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Grazing System Stretches Parched Pastures

Grazing System Stretches Parched Pastures

Rotating paddocks gives cattle half an acre of fresh pasture per day to graze.

When driving down Iowa roads and highways, most farmers look at the purple flowered plant known as chicory along the roadside as a weed. However, on places like Ted Krauskopf's farm near Highland, Ill., a variation of the plant is used as forage. Cliff Schuette of Pennington Seed, Krauskopf's seed dealer, says this has paid off. "I guarantee cattle will clean that chicory down," he says. "You see Ted's cows? They're some of the fattest cows around."

Rotational grazing allows you to store some of the paddocks for certain times of the year. But with this summer's drought, regrowth is limited, says Ted Krauskopf.

Krauskopf has used rotational grazing methods for his red Angus herd since 2007 on 80 acres of pasture. With his current 35 head of cattle, he uses a Pennington Seed combination of Max-Q fescue, red and white clovers, and a variation of chicory that has more leaves. "I saw how efficient it was, and I just kept doing it," he says of his first experience. "The cows look good."

Electric fence is moved to prevent cows from overgrazing in the same area

He normally moves cows once a day, and also uses strip grazing, which gives his cattle about half an acre of fresh pasture per day. It also involves moving the back fence closer once a week to prevent cows from overgrazing in the same area. For the most part, the transition is fairly easy. "It doesn't take very long to move fences," Krauskopf notes. Taking about 20 to 30 minutes, this is possible by using "step in" posts and a geared reel for wire, almost always from the back of an ATV. "I need to be out there looking at the cows everyday anyway," he adds.

He can store specific paddocks for certain times of year. However, due to this summer's extremely dry weather, regrowth has been limited, same as many other farms. "I feel like I'm using up what I've got and I don't have much coming," he says.

Other challenges can arise as well. With a mixture of fescue, clover and chicory, Schuette notes clover can overwhelm the fescue Krauskopf relies on. Also, being located in an area with timber, he has to clip certain pastures once a year to prevent woody species from invading.

Need good watering system for cattle to counter heat and dry weather

One of the ways Krauskopf counters heat and dry weather is by supplying his cattle with rural water, rather than well water or pond water, using 6,000 feet of trenched permanent line and costing about $80 a month. "It's a good feeling to have cattle drink clean water," he says, noting this is a huge improvement in herd health compared to using pond water. "I was used to the water getting rather dirty, and the trough having to be cleaned."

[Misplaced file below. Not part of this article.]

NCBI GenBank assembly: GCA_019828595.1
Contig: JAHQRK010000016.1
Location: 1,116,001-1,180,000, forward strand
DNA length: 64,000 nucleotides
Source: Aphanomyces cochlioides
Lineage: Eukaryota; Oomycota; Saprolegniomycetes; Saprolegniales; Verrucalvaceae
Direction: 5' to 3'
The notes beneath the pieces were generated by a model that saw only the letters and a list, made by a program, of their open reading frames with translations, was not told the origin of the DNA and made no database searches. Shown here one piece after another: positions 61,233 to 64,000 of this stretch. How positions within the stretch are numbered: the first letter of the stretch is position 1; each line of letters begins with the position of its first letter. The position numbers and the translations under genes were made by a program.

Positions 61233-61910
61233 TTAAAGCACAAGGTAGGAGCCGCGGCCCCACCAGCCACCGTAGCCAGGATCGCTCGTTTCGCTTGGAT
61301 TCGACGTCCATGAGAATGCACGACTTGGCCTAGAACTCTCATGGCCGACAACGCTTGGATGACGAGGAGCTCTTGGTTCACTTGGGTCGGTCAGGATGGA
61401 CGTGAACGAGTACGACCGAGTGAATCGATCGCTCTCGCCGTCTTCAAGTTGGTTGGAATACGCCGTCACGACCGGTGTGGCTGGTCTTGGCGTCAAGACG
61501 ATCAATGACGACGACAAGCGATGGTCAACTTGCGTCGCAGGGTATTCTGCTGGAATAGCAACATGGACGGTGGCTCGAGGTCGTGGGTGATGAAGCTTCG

Krauskopf provides his cows protection from flies by putting fly tags on the mineral feeder. "It works well," he says. Some of his fencing is also unique. It's a composite material with wood, making it flexible enough to withstand deer running over it.

The most notable facility on Krauskopf's place is his feeder building. He usually uses it during winter, when grazing land is sparse, but it also serves as a shelter from summer heat. It's nice and cool in there compared to outside. The facility is mostly designed as a form of manure management, and NRCS conservationist Dan Steinmann says with the concrete floor, this is particularly effective. "It's easy to scrape manure to the back of the building," he adds.

Advantage of feeder building

The shelter cost about $50,000 total; NRCS provided $33,000 in cost share. The cost share requires certain terms of use with the facility. "It has to be available for cattle to use at all times," Krauskopf says. Advantages include the wind block and the ventilation system. It has good ventilation. But this isn't all that's involved. "A lot of our cost share funding is based on resource concerns such as manure management and water quality," says Steinmann. "It cannot get into the creek or the pond."

Krauskopf says the facility has helped his operation, and since he made the switch to rotational grazing in 2007, he's noticed an economic benefit, partially due to equipment savings. "The rotational grazing system has raised profits," he notes. He's seen a net return of $237 per acre, as well as a premium for using this method. "I'm happy with it."

Anyone interested in learning more about rotational and strip grazing can contact Krauskopf at

Editor's Note: Harris, a Wallaces Farmer intern, this summer accompanied 30 Iowa producers on a three-day summer beef cattle tour of farms in Iowa, Missouri and southern Illinois.

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